Do Bankruptcies, Foreclosures, or Short Sales Affect Home Loan Chances?
What do people do when they have past credit issues in their credit report? Late payments, missed payments, or other credit problems can always occur ahead of a new home loan application, but how you handle this issue is key.
Borrowers who make sure they have a full year or more of on-time payments on all financial obligations before applying for their mortgage loan have a much better chance at home loan approval than those who do not.
This credit repair has nothing to do with giving money to a third party to "fix" your credit. In this instance the borrower must take matters into their own hands and pay on time, every time.
This will, over time, contribute toward raising your credit score and making you a more creditworthy borrower. It takes months to establish such a payment record and can take longer for your new patterns to catch up with your credit score, but the effort is worth it and it is FREE.
The lender is required to view all credit report details that may affect your credit score including reviewing how long ago your last late or missed payment (any late or missed) may have happened--for best results, you want 12 months or better of on-time payments on your credit record when you apply for your mortgage.
Past Negative Credit Events (Foreclosure, Bankruptcy, Etc.)
Do you have a major negative credit event in your credit history? A bankruptcy, short, sale, or foreclosure can change the timetable for any future borrower who wants to apply for a mortgage loan.
There are mandatory waiting times for those who want a mortgage following a Chapter 7 or Chapter 13 bankruptcy wait a bare minimum of one year (but more likely two at a minimum depending on circumstances and other variables) and in the case of certain types of bankruptcies, you may be required to obtain court permission to enter into new debt.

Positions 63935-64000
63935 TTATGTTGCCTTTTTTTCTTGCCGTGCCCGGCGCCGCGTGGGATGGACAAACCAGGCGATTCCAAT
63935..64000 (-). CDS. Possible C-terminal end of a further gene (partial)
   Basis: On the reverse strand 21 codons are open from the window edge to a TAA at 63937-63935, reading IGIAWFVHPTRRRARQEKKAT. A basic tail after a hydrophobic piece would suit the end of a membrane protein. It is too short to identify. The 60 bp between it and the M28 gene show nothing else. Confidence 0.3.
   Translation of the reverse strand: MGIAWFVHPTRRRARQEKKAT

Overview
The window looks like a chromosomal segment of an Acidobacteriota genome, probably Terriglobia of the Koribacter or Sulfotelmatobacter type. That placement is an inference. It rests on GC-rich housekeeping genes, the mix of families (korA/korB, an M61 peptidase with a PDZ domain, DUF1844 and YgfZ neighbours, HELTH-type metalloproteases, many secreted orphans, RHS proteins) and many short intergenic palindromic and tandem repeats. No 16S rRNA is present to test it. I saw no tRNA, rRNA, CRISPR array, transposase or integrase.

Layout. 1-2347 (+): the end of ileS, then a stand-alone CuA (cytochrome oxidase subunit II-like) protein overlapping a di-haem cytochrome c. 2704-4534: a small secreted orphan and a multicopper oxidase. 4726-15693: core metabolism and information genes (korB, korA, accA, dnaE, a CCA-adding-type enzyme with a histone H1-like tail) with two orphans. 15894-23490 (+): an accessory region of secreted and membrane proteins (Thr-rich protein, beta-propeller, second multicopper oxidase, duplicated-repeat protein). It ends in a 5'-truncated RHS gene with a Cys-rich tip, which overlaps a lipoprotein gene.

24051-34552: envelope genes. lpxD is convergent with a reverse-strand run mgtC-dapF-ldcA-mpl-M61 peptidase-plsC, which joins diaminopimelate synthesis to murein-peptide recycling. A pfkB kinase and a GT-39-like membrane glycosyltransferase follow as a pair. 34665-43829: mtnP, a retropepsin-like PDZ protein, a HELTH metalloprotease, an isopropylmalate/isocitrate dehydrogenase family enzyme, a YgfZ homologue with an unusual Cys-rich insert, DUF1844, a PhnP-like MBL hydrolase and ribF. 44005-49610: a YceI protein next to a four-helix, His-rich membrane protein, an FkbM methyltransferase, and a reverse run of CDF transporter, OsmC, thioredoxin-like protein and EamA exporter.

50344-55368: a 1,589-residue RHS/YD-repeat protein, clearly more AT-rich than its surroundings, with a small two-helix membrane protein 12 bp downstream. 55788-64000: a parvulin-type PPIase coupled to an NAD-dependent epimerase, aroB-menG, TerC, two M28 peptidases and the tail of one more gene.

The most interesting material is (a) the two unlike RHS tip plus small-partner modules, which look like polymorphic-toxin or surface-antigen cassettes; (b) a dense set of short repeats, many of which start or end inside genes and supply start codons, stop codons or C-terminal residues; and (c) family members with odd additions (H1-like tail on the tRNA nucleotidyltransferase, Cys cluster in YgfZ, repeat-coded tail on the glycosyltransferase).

Be sure to discuss this issue with your participating lender and ask what that financial institution requires in terms of a "seasoning period" or mandatory waiting time which will be required by the lender following the discharge of the bankruptcy, or following the foreclosure or short sale before you can apply for the new mortgage.
Seasoning periods generally do not NOT begin when you FILE bankruptcy or initiate the short sale, but (for foreclosures and short sales) only after the transaction is completed and the home is no longer in your name.
Work on Your Credit in the Meantime
Are you paying closer attention to your credit report in the wake of a bankruptcy, foreclosure, or short sale? This is key to getting access to new credit like a mortgage loan. You should seriously consider credit monitoring when building new credit to prevent serious issues like identity theft, outdated information, or other problems with your credit report.
And you should know that a lender will need to scrutinize how you have dealt with any new credit during the time of your mandatory seasoning period. This will be a major factor when it’s time to apply for a new mortgage loan after a bankruptcy, foreclosure, or short sale.
Get Your Questions Ready for Your Loan Officer
The Last Part of the Transaction Is the Mortgage Closing
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